The phrase I heard most often when undergoing the legion of diagnostic tests to determine if the lump I had found in my right breast was cancerous or not was “don’t worry — it’s probably nothing.”
At the time, it was received in the same spirit in which it was offered; a bit of over-confident reassurance when no other words can express how we truly feel—which is scared to death.
But because it was offered by nurses who clearly saw rather a lot of women for whom the “nothing” turned out to be “something,” and because I was pretty sure I was one of those women, I never took it at face value.
Once it turned out that I was right, and my “nothing” turned into “cancer” all of a sudden, it occurred to me that my life — for the foreseeable future, which statistics seemed to suggest was a paltry five years — would become one endless euphemism after another.
I had entered the realm of the “C-word,” where people find it easier to stop speaking to you altogether rather than struggle to find something — anything — to say.
The smallest pleasantries of conversation — How’s it going? — became minefields no one wanted to tread on. If I told them how I really was (awful, thanks!), it’d be a giant downer, and if I lied (I’m doing great!), no one in their right mind would believe me.
This is the dilemma every cancer patient comes across. You don’t just suffer the loss of your breasts (in my case), but a loss of words, too.
So when it came time, after the surgery and the chemo, to build myself back to health, I decided to find those words.
I’m not talking about words in general; I’m a writer, and wrote prodigiously during my treatment, thinking I had little time left in which to do so. I’m talking about the words needed to talk about what I went through — words that had been missing from my cancer experience: from those in books, from doctors, from friends, and from my own vocabulary.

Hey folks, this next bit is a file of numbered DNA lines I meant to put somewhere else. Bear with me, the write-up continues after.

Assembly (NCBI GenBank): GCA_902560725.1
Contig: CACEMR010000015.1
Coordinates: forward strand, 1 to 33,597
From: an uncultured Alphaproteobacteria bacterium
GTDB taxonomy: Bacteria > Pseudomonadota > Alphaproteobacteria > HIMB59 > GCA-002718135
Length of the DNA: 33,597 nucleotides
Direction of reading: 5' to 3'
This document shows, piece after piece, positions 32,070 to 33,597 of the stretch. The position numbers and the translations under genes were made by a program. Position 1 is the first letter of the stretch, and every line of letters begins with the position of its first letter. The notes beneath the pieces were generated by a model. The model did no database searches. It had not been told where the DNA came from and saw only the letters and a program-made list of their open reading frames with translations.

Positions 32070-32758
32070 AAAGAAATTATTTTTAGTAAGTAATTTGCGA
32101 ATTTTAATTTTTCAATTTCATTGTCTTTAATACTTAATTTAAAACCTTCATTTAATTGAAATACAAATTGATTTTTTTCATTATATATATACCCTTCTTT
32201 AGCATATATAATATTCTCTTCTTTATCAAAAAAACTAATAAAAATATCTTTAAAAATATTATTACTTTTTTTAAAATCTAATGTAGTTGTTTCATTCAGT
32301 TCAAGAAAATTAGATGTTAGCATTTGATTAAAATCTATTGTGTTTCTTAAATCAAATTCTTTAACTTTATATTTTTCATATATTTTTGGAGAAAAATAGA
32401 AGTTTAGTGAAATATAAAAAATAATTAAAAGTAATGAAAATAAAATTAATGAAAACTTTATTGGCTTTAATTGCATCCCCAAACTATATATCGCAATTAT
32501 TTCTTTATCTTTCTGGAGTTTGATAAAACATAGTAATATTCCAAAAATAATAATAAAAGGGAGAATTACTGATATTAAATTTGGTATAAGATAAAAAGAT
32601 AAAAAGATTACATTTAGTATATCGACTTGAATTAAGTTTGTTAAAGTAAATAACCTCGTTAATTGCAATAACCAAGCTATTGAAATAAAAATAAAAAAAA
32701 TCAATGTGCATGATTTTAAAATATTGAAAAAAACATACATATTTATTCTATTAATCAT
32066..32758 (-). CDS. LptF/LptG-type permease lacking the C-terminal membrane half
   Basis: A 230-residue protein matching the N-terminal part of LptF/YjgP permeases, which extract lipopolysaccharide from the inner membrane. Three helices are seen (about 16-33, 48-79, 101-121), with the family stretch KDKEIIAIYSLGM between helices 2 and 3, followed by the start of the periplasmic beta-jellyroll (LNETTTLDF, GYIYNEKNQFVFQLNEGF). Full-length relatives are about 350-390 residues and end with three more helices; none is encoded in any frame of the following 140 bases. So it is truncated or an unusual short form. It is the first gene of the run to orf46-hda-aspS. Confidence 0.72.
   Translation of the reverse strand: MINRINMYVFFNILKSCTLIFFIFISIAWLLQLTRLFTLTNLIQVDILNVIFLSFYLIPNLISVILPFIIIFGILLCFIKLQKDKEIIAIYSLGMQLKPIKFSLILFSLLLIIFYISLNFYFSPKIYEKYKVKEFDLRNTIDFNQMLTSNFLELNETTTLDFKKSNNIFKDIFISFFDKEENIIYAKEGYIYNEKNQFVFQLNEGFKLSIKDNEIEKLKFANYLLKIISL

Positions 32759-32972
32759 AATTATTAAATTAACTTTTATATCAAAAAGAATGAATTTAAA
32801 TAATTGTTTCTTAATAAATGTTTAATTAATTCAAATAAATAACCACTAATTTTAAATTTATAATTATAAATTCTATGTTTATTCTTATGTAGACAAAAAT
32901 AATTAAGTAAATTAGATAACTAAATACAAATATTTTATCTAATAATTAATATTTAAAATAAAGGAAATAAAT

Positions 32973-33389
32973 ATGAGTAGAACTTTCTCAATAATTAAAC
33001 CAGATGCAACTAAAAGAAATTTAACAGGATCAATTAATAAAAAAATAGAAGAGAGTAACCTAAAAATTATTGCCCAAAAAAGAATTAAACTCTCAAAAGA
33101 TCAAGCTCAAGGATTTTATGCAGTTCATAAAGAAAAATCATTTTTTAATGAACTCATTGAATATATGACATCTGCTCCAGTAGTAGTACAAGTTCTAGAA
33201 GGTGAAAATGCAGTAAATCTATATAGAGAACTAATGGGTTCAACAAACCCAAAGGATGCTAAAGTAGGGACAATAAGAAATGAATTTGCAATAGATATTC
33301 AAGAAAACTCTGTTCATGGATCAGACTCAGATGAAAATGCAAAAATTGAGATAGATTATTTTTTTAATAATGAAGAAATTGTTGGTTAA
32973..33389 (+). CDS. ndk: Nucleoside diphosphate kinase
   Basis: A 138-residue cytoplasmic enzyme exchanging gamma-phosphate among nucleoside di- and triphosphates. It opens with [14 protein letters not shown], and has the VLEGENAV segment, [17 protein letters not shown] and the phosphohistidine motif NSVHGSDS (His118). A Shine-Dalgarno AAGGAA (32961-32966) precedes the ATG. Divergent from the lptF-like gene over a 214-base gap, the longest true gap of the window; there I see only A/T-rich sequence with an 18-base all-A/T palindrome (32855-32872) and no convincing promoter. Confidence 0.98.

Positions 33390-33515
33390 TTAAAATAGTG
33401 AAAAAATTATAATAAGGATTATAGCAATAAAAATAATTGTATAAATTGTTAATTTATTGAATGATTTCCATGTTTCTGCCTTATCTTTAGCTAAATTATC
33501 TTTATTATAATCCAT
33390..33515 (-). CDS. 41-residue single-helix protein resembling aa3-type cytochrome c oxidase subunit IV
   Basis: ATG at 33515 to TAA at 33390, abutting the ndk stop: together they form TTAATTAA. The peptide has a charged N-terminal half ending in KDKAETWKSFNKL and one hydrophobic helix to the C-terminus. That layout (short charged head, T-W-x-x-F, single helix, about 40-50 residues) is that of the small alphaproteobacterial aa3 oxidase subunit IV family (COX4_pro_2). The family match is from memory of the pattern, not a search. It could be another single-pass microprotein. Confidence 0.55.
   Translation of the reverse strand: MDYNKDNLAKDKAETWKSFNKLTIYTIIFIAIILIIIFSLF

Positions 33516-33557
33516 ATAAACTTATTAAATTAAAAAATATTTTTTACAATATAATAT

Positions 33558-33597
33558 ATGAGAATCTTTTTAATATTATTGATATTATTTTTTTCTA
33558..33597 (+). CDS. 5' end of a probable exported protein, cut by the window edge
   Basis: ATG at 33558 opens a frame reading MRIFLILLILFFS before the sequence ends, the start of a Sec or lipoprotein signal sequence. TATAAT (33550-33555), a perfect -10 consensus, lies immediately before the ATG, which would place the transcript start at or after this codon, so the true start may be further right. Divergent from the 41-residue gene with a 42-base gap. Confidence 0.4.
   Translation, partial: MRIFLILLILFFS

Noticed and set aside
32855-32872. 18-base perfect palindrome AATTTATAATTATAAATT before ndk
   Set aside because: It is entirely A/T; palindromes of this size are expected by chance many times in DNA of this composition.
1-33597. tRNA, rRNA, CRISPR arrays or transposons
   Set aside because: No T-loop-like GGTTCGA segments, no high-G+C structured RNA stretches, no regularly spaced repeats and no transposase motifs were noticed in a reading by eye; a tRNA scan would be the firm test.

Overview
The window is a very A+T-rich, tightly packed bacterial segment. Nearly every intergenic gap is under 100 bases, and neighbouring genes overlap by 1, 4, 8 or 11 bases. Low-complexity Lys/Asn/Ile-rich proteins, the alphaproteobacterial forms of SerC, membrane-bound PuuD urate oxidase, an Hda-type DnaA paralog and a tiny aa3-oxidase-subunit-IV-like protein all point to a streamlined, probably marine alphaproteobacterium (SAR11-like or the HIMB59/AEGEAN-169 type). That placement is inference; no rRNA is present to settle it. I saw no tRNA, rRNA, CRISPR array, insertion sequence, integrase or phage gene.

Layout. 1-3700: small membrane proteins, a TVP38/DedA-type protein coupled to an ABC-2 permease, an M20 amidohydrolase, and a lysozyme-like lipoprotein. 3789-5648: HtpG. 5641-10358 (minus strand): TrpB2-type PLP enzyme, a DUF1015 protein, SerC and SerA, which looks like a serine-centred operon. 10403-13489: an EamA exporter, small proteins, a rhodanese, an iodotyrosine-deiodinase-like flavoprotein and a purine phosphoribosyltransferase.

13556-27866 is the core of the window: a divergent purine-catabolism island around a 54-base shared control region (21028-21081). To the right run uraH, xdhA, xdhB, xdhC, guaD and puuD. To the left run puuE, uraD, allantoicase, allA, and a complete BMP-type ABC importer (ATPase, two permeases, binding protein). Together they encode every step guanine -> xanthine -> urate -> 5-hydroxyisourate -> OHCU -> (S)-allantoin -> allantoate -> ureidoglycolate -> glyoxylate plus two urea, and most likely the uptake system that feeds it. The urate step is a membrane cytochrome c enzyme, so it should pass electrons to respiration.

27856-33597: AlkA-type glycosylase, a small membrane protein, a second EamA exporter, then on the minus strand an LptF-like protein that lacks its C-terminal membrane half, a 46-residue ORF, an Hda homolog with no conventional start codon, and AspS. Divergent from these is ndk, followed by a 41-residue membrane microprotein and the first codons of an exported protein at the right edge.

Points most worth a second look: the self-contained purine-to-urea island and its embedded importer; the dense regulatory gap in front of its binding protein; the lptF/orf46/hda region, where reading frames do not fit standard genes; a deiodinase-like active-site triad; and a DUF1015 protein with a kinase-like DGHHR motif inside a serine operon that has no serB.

There’s no shortage of writing out there on cancer. In fact, the amount of information, clinical descriptions and advice can be overwhelming. When I was being diagnosed and making treatment decisions, I couldn’t find anything that would answer the questions I still had — questions that someone might find silly, trivial, or inappropriate.
Cancer is, after all, a very serious subject. But I wanted to know if breasts made of silicone wobbled when you had sex. I wanted to know if reconstructed nipples chafed. I wanted to know if I’d be able to wear a string bikini, or if the scars would show. I wanted to know if I’d ever feel (or look) like a woman again.
What I wanted was a woman who’d been there, done that to tell me it was going to be alright. What I really wanted was hope.
Whenever I had a moment, I wrote short, witty, anecdotal poems about every part of the breast cancer journey I’d been on and was going through. I didn’t write them with an audience in mind; I didn’t want to censor the language that came to me most immediately. I didn’t want to be hampered by politeness or convention or expectation. I wanted to tell it like it is.
Once these poems started coming thick and fast, I understood that I was filling in the vast blank left by the phrase “it’s probably nothing…” with those ponderous ellipses left hanging in the air like doom.
Poems seemed the perfect medium in which to say a thing concisely, leaving as little room as possible for sentimentality or self-pity, yet allowing for maximum emotional punch. You can be funny in a poem in a way you have too much time to be in prose.
The book that grew as I recovered became an occasion to reclaim more than just the words we use when talking about cancer. I divided it up into four stages, to mimic cancer’s four “stages” or levels of severity — except mine were diagnosis, surgery, chemotherapy, and finally recovery. In my book, the dreaded “Stage IV” has been rescued from dread and made positive; instead of a death there is a re-birth.
The “c-word” doesn’t refer to “cancer,” but to “cured.”
The message is that for any woman (or anyone at all), what she’s going through is never “probably nothing.” It’s absolutely everything.
And that’s OK to say.